A $3 million, two-year fund to support psychosocial wellbeing in Southern communities worst affected by the COVID-19 pandemic restrictions has been welcomed by Southern DHB and Te Hau Toka Southern Lakes Wellbeing (formerly known as the Central-Lakes Mental Wellbeing Recovery Group).
The fund is part of the Government’s Tourism Communities: Support, Recovery, and Re-Set Plan and will be administered by Southern DHB, with the guidance of Te Hau Toka. It focuses on the tourism-dependent Queenstown Lakes and Fiordland communities that were severely hit by the lockdown and travel restrictions.
The Plan also includes a range of initiatives to support the recovery of hard-hit communities, as well as national initiatives to create a more sustainable model for tourism
Southern DHB’s Mental Health Director of Allied Health, and chair of Te Hau Toka, Adell Cox, says the psychosocial support fund means key opportunities the group has identified for supporting the community – such as extending the rollout of the Mental Health 101 programme – can now be fast tracked.
Te Hau Toka will also progress co-design work with affected communities to find the best ways of meeting their needs, and establish a process to evaluate and support further initiatives that may be proposed by the community, Cox says.
“It has been a very tough 12 months for industries and communities that depend on travellers, and for our international residents who are far from their families and friends and may be witnessing very tragic effects of the pandemic from afar.
“In the past year, we’ve worked closely with agencies and affected communities, and have a good sense of what’s needed to help. In particular, we see opportunities to support our business communities, new parents, migrant communities, young people and some of our older population."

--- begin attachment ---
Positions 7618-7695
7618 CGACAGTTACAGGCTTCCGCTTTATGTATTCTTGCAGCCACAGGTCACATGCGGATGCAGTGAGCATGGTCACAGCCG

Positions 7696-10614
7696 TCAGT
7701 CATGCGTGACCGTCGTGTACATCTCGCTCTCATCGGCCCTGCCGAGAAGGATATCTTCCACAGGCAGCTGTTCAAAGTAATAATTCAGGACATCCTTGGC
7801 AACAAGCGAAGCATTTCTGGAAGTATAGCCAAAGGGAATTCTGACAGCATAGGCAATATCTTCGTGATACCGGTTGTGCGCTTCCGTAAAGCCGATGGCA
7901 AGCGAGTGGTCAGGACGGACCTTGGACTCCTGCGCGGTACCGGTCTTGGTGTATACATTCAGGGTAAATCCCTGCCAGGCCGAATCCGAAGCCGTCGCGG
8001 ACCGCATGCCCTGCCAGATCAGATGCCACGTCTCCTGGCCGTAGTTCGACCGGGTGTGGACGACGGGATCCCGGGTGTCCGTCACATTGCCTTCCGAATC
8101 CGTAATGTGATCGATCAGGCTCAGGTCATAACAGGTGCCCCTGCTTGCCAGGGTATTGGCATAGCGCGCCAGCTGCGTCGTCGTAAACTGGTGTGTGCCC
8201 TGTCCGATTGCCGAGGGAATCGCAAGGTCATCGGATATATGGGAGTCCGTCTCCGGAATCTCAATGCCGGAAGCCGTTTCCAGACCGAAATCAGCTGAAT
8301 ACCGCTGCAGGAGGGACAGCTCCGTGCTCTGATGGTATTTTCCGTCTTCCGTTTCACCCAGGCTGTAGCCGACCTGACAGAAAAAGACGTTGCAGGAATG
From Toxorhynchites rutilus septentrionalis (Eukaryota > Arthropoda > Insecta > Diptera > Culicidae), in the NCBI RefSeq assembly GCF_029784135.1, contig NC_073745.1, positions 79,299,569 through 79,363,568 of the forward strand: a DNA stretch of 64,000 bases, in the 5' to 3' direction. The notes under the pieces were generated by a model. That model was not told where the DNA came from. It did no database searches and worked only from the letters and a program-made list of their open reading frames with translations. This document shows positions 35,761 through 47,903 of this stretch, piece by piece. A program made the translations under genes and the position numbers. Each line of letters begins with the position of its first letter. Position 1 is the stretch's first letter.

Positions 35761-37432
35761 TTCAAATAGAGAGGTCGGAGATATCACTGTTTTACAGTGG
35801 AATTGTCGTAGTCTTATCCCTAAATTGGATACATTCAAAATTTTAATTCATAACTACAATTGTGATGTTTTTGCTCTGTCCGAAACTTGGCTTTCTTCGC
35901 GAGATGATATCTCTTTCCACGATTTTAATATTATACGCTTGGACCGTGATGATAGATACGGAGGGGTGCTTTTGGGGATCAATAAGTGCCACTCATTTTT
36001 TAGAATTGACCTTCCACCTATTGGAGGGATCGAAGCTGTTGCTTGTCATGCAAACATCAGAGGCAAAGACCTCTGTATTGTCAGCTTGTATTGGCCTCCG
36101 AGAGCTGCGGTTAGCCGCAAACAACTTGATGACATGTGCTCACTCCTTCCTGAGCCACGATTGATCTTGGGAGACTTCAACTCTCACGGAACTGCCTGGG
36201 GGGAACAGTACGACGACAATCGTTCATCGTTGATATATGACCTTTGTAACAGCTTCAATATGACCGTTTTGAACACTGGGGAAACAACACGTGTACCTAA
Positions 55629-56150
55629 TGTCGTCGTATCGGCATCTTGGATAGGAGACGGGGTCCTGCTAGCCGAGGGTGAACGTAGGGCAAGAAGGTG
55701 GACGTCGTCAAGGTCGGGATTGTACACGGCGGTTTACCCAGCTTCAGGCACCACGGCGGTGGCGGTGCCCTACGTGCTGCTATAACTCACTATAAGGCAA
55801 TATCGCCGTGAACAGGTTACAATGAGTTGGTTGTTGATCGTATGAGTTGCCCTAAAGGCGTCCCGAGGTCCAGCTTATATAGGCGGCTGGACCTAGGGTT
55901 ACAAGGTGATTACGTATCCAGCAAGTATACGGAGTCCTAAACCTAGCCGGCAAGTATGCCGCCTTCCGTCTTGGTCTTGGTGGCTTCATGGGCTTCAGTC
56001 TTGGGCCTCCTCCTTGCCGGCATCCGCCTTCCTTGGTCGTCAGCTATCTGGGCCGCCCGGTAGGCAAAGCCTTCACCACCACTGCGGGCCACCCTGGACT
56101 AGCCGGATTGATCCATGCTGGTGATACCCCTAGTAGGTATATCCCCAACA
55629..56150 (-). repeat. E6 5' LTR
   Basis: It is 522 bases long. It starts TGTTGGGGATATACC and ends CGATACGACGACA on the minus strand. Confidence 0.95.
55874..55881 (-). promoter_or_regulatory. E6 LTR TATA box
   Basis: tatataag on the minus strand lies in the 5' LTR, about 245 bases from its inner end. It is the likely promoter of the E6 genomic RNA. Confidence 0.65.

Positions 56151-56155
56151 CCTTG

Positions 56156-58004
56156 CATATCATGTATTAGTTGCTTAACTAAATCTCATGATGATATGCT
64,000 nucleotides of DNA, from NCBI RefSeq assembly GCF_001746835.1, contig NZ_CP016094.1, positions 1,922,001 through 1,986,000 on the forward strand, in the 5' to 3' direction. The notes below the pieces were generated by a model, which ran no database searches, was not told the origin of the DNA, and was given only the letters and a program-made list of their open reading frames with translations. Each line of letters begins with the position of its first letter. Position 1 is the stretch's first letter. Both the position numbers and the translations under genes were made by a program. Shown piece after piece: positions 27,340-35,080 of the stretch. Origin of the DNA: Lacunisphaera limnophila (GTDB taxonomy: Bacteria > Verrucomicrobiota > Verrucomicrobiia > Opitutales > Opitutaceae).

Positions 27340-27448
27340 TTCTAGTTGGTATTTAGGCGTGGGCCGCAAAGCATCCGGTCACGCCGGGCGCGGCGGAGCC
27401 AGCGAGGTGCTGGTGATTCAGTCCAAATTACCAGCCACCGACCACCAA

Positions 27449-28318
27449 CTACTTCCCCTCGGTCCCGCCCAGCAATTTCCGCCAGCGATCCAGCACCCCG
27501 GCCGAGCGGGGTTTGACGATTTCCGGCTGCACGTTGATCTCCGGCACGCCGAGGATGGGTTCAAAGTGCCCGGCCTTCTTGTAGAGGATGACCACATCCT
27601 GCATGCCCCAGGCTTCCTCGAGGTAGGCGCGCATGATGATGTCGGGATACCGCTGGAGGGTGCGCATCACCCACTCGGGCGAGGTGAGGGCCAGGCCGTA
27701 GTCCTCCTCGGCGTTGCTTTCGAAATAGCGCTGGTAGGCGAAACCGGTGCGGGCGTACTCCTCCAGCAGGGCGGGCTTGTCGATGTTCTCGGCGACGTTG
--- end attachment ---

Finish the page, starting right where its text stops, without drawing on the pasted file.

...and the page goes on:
Southern DHB Chief Executive Chris Fleming agrees, commenting that the fund is an acknowledgement that the impact of COVID-19 goes far beyond a physical illness.
"It also significantly alters our sense of wellbeing and security. As a community, we all have a role in supporting each other and developing the strategies to cope in really uncertain times.”
“It’s tremendous to have this opportunity to direct dedicated resources to areas where they are needed.”
Te Hau Toka Southern Lakes Wellbeing
Te Hau Toka Southern Lakes Wellbeing was formed following the COVID lockdown in 2020 to activate the local COVID-19 Psychosocial and Mental Wellbeing Recovery Plan, aligned to the national MOH Kia Kaha, Kia Maia, Kia Ora Aotearoa. Its aim is to facilitate connections, provide trusted information, and drive actions to support the mental well-being and recovery of our communities.
The team includes members from Southern DHB, WellSouth Primary Health Network, Queenstown Lakes District Council, Southland District Council, Central Lakes Family Services and Tahuna-Whakatipu Māori Community.
With the support of local trusts it has also appointed a Mental Wellbeing Navigator to help connect organisations with the support available and identify service gaps.
As well as developing a roadmap of initiatives to be supported by the Government fund, Te Hau Toka will develop a framework and criteria for evaluating proposals from the community.